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90.H - Sustainable Purchasing

Contact

Tria Bullard
Director of Board and Executive Services
tbullard@cgcc.edu, (541) 506-6103

Board Policy Code: 90.H
Adopted: 05/10/11
Revised/Readopted: 06/11/14

1.1 Purpose

The purpose of the Columbia Gorge Community College policy on sustainable building is to demonstrate the College's commitment to environmental, economic, and social stewardship, to yield cost savings through reduced operating costs, to provide healthful environments for students, faculty, staff and visitors, and to contribute to the College's goals of protecting, conserving, and enhancing the region’s environmental resources.

1.2 Policy

It is the policy of Columbia Gorge Community College to finance, plan, design, construct, manage, renovate, and maintain its facilities in a sustainable fashion. This applies to new construction and major remodels (in excess of 50% of stated replacement value) in which the total project building square footage meets the criteria given. The latest edition of the US Green Building Council’s LEED rating system and accompanying Reference Guide shall be used as a design and measurement tool to determine what constitutes a sustainable building by national standards. All new facilities over 5,000 gross square feet and major capital renovations costing more that 50% of building replacement value shall meet or exceed a LEED Silver rating or equivalent.

Design and project management teams are encouraged to meet higher LEED rating levels.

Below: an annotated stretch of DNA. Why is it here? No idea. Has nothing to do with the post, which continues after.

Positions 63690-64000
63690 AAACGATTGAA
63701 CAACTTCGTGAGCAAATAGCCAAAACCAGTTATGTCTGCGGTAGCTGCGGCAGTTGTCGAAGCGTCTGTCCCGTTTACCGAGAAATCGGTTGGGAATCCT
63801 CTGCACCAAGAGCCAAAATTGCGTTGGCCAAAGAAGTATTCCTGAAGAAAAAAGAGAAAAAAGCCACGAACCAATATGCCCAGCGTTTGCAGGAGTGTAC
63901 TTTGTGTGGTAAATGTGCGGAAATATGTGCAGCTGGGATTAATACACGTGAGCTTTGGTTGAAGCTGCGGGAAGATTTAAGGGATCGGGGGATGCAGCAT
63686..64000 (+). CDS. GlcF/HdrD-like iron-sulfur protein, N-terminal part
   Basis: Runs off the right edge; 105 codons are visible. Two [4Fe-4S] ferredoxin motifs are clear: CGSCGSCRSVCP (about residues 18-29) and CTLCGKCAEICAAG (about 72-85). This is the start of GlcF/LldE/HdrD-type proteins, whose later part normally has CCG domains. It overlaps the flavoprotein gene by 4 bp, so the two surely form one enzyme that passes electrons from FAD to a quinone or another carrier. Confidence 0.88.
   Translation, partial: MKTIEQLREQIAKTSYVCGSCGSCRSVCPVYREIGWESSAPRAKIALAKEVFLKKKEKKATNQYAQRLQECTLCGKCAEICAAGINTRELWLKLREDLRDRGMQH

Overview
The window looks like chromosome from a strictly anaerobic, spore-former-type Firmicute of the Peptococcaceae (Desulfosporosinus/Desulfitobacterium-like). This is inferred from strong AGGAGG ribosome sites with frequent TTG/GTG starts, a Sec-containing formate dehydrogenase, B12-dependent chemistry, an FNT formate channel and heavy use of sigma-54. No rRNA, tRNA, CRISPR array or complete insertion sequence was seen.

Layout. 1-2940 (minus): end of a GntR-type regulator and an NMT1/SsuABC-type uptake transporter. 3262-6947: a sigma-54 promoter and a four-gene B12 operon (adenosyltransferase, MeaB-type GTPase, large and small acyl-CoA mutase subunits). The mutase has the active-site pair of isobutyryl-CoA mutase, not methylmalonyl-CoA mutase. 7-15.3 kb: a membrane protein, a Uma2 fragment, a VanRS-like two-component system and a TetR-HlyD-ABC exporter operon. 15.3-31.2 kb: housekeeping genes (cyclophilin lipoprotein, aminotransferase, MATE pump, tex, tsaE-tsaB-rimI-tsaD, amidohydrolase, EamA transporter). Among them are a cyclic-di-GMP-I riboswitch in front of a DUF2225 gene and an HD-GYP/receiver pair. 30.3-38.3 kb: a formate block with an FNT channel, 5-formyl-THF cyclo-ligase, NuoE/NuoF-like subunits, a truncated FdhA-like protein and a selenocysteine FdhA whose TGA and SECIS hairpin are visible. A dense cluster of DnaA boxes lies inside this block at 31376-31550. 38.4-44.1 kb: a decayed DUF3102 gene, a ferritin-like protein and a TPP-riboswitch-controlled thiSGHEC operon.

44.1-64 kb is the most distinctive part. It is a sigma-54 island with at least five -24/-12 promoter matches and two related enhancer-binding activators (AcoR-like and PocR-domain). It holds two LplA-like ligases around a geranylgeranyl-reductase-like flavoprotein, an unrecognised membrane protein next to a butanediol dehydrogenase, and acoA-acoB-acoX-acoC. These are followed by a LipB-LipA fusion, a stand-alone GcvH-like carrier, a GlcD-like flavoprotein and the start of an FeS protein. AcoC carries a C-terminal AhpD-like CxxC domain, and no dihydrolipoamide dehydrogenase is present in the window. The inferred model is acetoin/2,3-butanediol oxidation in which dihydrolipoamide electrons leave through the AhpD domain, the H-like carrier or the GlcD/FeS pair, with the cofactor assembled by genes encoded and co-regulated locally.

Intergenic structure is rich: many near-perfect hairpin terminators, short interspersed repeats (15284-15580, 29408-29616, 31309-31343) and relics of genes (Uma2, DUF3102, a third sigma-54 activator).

1.3 Organizations Affected

All College divisions, departments and offices and their contractors responsible for financing, planning, designing, developing, constructing, renovating and managing College-owned facilities and buildings regardless of location will comply with this policy.

1.4 Definitions

Sustainable Building

Sustainable building integrates building materials and methods that promote environmental quality, economic vitality, and social benefit through the design, construction and operation of the built environment. Sustainable building merges sound, environmentally responsible practices into one discipline that looks at the environmental, economic and social effects of a building or built project as a whole. Sustainable design encompasses the following broad topics: efficient management of energy and water resources, management of material resources and waste, protection of environmental quality, protection of health and indoor environmental quality, reinforcement of natural systems, and integrating the design approach.